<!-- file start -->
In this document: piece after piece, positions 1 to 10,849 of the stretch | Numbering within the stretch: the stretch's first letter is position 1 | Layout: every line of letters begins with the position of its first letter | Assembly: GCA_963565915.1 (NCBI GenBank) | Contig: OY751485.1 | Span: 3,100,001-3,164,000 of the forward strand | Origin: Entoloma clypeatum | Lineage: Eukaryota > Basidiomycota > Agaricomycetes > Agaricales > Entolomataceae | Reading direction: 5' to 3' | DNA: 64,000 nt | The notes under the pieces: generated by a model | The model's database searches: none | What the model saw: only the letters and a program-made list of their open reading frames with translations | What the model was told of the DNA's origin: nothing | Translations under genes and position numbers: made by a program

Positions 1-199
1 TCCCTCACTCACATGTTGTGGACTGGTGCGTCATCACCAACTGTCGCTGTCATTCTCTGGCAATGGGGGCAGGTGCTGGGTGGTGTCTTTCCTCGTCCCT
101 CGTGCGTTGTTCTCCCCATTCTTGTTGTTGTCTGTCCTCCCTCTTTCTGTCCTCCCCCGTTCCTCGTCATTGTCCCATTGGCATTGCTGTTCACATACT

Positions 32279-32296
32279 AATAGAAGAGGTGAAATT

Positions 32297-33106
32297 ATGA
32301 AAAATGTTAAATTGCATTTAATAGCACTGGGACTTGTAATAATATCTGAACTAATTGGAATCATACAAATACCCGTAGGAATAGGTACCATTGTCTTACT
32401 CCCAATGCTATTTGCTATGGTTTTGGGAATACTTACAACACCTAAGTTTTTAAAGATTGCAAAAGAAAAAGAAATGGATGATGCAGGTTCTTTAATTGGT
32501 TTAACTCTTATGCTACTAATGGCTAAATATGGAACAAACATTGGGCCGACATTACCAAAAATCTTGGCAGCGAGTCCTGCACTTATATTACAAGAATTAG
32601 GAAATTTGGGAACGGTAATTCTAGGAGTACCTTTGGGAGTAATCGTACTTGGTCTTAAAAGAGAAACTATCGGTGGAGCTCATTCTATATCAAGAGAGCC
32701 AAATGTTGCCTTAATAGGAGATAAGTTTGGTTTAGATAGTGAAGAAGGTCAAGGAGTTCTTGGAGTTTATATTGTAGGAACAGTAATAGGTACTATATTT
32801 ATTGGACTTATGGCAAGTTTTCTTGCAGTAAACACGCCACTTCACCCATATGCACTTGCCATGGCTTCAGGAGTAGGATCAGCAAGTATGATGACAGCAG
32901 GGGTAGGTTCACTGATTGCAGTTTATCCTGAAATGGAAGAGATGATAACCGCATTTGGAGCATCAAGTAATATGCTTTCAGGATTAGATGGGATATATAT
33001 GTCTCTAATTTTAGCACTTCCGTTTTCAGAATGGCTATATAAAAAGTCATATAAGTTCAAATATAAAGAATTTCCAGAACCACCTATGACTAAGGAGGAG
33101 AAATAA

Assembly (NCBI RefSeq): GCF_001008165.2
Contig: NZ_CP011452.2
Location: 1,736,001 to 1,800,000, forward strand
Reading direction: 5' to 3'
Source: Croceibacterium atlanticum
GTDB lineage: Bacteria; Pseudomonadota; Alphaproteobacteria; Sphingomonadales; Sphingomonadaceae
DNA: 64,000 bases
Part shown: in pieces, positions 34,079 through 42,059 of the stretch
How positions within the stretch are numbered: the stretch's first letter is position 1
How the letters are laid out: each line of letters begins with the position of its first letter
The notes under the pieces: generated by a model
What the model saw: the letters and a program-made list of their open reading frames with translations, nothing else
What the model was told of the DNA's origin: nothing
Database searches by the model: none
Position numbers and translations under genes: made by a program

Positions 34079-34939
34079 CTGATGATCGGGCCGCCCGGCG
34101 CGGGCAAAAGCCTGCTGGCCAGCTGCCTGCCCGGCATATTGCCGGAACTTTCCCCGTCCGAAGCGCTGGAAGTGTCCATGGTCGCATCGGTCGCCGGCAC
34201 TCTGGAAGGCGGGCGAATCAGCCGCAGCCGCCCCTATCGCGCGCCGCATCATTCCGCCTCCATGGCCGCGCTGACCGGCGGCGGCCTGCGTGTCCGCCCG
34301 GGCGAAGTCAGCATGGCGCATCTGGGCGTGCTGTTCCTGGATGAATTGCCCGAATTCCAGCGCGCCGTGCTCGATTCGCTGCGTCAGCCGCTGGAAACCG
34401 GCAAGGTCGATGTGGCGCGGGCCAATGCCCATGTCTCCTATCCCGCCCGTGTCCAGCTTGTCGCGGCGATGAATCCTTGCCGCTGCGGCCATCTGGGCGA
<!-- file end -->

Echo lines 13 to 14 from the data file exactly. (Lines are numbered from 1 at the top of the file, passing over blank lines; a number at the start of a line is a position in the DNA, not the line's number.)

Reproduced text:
32701 AAATGTTGCCTTAATAGGAGATAAGTTTGGTTTAGATAGTGAAGAAGGTCAAGGAGTTCTTGGAGTTTATATTGTAGGAACAGTAATAGGTACTATATTT
32801 ATTGGACTTATGGCAAGTTTTCTTGCAGTAAACACGCCACTTCACCCATATGCACTTGCCATGGCTTCAGGAGTAGGATCAGCAAGTATGATGACAGCAG